Britain’s men’s hockey team will deploy a high-octane,attacking gameplan to drive them past tournament favourites Australia and on to Olympic gold,but they are well aware it could all end in tears.
We’re running to save someone from a bus. Saving someone from a bus is us winning the game,and you know,if we don’t quite get there in time,something goes squash, said coach Jason Lee,who played through two medal-less Olympics for Britain.
By ditching a rigid formation for a free-flowing structure where ‘everyone plays everywhere’ Team GB are hoping their attacking intensity will overwhelm the opposition,setting them on the way to a first men’s Olympic hockey medal in 24 years.
To achieve that ambition the squad sees victory against Australia’s world number one ‘Kookaburras’ as crucial to claiming gold.
One of the team’s most experienced players,Ashley Jackson,said the Aug. 5 group stage game against Australia would probably be the game of the tournament – unless both qualify and end up meeting again later on in the competition.
Because of the two styles of game we have it’s going to be very high-paced,end-to-end with lots of chances,Jackson said.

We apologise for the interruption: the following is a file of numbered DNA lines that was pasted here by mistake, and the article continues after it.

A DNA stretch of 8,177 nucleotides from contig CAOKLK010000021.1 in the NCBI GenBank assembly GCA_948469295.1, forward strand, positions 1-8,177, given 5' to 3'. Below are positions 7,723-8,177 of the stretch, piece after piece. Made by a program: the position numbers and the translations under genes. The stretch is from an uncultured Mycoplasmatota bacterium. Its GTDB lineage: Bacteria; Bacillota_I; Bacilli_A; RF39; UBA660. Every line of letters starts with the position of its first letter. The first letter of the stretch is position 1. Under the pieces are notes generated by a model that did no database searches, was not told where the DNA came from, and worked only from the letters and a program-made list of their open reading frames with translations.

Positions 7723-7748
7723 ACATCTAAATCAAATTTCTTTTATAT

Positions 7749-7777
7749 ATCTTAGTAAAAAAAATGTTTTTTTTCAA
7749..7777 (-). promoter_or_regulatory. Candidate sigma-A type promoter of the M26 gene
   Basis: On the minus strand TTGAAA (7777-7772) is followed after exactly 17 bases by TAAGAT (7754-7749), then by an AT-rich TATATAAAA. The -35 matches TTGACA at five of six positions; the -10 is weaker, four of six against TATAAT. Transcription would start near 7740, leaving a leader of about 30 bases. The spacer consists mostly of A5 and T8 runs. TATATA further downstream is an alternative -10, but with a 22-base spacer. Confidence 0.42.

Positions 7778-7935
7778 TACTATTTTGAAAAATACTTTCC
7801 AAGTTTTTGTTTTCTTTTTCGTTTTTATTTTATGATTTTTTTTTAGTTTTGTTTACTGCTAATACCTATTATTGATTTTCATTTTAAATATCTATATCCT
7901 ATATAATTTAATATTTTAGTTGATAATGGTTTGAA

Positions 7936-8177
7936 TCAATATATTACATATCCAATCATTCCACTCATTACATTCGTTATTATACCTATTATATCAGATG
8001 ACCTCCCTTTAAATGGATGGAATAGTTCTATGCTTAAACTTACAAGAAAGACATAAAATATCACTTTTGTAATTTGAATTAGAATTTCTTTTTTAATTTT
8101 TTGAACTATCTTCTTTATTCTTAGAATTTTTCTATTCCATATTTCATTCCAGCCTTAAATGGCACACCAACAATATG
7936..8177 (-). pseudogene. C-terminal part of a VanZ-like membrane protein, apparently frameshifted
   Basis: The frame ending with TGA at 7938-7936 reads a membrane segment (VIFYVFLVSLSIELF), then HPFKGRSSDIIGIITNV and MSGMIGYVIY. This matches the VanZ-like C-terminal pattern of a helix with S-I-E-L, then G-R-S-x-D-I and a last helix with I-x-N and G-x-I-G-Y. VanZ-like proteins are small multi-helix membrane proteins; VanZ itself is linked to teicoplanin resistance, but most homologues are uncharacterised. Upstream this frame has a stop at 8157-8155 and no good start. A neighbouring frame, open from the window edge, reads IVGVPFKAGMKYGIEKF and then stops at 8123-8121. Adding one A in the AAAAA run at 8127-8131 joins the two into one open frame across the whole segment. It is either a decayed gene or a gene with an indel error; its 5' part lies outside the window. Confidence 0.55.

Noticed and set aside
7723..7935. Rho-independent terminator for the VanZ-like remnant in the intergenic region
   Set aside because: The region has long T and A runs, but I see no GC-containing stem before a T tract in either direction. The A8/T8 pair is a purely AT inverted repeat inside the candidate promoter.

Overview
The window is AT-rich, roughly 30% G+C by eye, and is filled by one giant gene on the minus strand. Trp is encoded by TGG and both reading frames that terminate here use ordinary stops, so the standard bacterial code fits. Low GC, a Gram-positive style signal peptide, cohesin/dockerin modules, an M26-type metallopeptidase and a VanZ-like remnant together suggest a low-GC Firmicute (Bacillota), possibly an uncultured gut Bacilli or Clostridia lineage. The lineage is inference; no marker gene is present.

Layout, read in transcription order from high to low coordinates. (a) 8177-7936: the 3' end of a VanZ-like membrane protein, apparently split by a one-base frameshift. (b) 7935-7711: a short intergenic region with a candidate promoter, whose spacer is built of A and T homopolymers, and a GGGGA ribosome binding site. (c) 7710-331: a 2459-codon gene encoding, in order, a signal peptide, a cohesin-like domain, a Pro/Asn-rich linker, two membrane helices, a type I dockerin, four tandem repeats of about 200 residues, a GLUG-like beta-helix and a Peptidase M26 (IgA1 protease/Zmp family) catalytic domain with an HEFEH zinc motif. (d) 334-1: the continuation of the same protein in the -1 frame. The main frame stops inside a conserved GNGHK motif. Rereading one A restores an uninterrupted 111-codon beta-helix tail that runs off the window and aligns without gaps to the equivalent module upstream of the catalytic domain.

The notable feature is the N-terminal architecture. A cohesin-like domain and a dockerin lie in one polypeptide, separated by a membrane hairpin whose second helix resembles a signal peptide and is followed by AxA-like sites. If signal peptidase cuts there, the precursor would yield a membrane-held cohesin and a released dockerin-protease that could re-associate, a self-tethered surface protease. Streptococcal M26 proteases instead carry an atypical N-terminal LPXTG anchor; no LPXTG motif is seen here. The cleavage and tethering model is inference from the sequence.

An action-packed game between the two at the Olympic test event in May ended in a 3-3 draw,played out on the unique pink and blue pitch of the Riverbank Arena.
The world number four GB team come into the tournament on the back of competitive wins against Spain and India – ranked fifth and 10th in the world respectively. Their first group game is against Argentina on July 30.
Men’s hockey has a special place in British Olympic history after the 1988 Seoul Olympics final produced a surprise gold medal,snatched from under the noses of red-hot favourite West Germany in a game that generated widespread attention for the sport.
But,that past success is not a burden the British team feel, says captain Barry Middleton.
That isn’t something that comes into our heads when we walk out onto the pitch – that we want to get ’88 out of the way, he said.
Even if we win,then they still won in ’88.
All eyes turn to London on Friday for the opening ceremony of the 2012 Olympics,an exuberant journey from Britain’s idyllic pastures through the grime of the Industrial Revolution and ending in a contemporary world dominated by popular culture.
The three-hour showcase created by Oscar-winning ‘Slumdog Millionaire’ director Danny Boyle will be watched by a crowd of 60,000 in the main stadium built in a run-down area of London’s East End and a global audience of more than a billion.